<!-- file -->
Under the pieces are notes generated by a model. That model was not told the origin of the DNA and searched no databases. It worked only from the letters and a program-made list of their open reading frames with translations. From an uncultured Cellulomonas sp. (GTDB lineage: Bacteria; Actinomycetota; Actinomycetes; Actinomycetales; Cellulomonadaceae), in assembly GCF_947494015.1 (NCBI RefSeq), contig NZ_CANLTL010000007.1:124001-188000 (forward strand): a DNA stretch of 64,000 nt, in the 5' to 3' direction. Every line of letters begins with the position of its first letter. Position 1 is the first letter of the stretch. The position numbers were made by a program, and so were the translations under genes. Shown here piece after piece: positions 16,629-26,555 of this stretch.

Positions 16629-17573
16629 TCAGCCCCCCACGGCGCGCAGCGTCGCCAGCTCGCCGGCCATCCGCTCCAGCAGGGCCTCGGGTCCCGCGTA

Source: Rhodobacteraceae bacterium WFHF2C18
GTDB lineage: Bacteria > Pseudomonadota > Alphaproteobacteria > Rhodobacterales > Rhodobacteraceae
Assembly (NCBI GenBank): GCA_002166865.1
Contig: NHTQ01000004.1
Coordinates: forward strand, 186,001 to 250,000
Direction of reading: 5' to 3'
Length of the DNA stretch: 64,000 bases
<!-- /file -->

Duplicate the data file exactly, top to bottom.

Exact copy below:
Under the pieces are notes generated by a model. That model was not told the origin of the DNA and searched no databases. It worked only from the letters and a program-made list of their open reading frames with translations. From an uncultured Cellulomonas sp. (GTDB lineage: Bacteria; Actinomycetota; Actinomycetes; Actinomycetales; Cellulomonadaceae), in assembly GCF_947494015.1 (NCBI RefSeq), contig NZ_CANLTL010000007.1:124001-188000 (forward strand): a DNA stretch of 64,000 nt, in the 5' to 3' direction. Every line of letters begins with the position of its first letter. Position 1 is the first letter of the stretch. The position numbers were made by a program, and so were the translations under genes. Shown here piece after piece: positions 16,629-26,555 of this stretch.

Positions 16629-17573
16629 TCAGCCCCCCACGGCGCGCAGCGTCGCCAGCTCGCCGGCCATCCGCTCCAGCAGGGCCTCGGGTCCCGCGTA

Source: Rhodobacteraceae bacterium WFHF2C18
GTDB lineage: Bacteria > Pseudomonadota > Alphaproteobacteria > Rhodobacterales > Rhodobacteraceae
Assembly (NCBI GenBank): GCA_002166865.1
Contig: NHTQ01000004.1
Coordinates: forward strand, 186,001 to 250,000
Direction of reading: 5' to 3'
Length of the DNA stretch: 64,000 bases